The opportunity arose for me to spend some months in Australia with my meditation teachers. Though I knew it would mean much less or no work on the dictionary, it was appealing to me at the time: the teachers were getting on in years and I knew I would never have another such opportunity. So I packed up and set off for Perth, Western Australia, pretty much leaving EWED behind and becoming completely absorbed into the busy life of the meditation center there. I didn’t return to the states until late April, and didn’t properly get back to work on EWED till June, where I find this entry in my diary.

6 June 1997: The week has passed quickly and appears in memory as a steady slog in the dictionary, broken up with minor diversions. This is of necessity. Bloomsbury is up in arms at my long idleness; industry is necessary to regain their high opinion. It’s been tedious but I’ve kept at it with good results.

Six weeks later, I’m still at it:

21 July 1997: My nose is almost continuously buried in the dictionary as I dutifully try to redeem myself with Bloomsbury. I think it’s working, and a side benefit has been the fairly hefty earnings – about $750 a week for the 15 or so hours I give it. The center suffers proportionally and is in a state . . .

In September I returned to London for the promised working on site at Bloomsbury, which I began after spending some time on a retreat with my teachers in Wiltshire.

28 Sept 1997: I don’t think anything could have prepared me for the very sudden transition from meditation retreat to Soho Square office and I spent the first 2 days in shock, waiting only for the day to end but then sleeping fitfully under the weight of stress. By week’s end, however, I seem to have made the adjustment and had mastered behaving, perhaps even feeling, like an ordinary working stiff. The office and its inhabitants are all agreeable, save for the “other American,” with whom I share a space: he’s a sad divorcé who swears too much and is disillusioned with life.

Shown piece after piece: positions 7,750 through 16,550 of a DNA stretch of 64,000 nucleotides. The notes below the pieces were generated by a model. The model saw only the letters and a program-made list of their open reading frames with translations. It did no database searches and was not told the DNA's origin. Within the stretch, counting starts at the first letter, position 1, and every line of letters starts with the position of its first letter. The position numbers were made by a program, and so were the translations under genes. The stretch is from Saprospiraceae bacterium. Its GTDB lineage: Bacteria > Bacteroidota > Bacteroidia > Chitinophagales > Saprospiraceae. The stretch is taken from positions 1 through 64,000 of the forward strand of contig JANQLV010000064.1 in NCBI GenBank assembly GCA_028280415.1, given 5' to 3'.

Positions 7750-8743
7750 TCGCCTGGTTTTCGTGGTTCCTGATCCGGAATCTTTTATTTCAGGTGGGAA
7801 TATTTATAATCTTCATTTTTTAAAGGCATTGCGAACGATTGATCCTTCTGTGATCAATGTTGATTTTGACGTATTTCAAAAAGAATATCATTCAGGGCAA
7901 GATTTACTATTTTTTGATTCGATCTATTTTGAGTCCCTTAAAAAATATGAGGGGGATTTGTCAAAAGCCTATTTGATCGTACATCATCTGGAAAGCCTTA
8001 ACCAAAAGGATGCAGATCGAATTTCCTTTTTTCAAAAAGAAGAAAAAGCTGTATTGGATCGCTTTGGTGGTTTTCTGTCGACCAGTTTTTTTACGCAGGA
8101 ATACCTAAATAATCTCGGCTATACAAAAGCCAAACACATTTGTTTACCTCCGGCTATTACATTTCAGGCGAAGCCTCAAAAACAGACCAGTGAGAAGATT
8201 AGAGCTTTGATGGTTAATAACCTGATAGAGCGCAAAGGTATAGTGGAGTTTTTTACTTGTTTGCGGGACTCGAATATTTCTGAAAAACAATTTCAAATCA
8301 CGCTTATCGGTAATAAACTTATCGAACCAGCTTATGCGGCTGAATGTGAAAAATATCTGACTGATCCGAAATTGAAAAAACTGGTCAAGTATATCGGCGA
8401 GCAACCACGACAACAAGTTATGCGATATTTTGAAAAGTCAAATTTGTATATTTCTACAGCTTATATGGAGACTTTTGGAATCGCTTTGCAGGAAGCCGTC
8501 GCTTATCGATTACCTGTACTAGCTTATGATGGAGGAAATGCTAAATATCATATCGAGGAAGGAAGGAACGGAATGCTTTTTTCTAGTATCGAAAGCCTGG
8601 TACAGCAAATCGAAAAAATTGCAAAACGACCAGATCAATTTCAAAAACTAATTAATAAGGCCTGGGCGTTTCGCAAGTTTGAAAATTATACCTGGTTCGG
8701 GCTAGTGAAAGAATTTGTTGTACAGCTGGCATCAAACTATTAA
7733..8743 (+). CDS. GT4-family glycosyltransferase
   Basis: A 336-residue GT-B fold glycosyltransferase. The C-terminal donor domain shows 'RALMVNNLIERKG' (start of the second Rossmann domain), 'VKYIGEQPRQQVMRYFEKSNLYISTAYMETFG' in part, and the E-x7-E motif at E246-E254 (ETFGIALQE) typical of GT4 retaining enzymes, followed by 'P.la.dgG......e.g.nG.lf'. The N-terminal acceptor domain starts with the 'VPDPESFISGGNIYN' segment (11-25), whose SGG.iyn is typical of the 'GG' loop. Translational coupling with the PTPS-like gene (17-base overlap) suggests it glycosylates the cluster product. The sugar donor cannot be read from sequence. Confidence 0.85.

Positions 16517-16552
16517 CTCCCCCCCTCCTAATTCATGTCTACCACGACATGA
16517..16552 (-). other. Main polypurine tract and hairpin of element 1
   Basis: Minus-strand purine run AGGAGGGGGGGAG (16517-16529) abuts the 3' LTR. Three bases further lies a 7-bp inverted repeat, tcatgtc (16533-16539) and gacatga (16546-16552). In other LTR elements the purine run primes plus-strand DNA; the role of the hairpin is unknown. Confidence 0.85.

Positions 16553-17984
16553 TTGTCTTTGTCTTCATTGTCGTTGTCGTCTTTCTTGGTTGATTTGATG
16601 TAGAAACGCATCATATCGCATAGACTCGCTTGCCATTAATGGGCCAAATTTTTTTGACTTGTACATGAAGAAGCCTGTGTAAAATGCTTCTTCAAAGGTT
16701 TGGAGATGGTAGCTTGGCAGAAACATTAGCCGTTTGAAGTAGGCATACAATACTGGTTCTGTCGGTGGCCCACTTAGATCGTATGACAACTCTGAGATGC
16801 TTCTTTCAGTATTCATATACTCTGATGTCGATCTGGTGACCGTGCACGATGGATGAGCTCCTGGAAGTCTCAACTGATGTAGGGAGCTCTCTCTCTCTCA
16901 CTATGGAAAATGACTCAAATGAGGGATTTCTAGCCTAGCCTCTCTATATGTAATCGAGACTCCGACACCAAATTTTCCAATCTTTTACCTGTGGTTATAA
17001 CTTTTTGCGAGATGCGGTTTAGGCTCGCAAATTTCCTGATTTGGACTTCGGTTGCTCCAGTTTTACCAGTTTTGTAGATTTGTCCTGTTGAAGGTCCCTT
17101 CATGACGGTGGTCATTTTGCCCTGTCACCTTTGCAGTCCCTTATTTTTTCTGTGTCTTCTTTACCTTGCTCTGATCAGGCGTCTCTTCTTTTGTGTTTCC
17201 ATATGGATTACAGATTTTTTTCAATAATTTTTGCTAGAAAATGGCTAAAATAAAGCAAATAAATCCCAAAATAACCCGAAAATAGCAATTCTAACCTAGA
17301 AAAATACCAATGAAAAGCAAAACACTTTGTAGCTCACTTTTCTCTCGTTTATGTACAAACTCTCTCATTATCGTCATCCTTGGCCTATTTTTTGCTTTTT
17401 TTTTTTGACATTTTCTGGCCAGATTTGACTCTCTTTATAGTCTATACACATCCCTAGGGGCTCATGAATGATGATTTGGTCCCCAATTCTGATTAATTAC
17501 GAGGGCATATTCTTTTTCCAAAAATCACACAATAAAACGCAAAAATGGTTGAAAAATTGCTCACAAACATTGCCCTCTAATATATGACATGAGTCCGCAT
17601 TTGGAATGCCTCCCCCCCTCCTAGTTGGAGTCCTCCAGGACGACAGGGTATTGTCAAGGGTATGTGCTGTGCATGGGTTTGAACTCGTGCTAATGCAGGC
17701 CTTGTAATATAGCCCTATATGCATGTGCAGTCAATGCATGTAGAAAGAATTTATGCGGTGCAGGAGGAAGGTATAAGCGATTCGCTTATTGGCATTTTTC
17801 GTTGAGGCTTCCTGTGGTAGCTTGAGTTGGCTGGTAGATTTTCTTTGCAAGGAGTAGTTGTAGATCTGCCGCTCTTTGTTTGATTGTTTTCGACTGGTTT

It may sound exotic to work in office overlooking Soho Square; it was not. Our workspace was a tiny converted storage closet, in which three adjacent work stations had been set up, with a narrow aisle behind them. One of my colleagues lay down in this aisle one day to rest; we complained because we were then unable to scoot our chairs back. But the work had to go on, and we all adapted.

11 Oct 1997: I am caught up in the demanding routine of work, which takes far more time than I ever thought it would. Though the weeks seem to pass quickly the days drag by; the work is so tedious and lacking in variety. I had hoped there might be a variety of things to do here, but the production schedule is such that there is nothing for anyone to do but work, work, work. I’m checking sections of the dictionary, giving it the penultimate read and allegedly getting it into publishable form. I am unused to dedicating hours of unbroken attention to such a task, and it is dreary.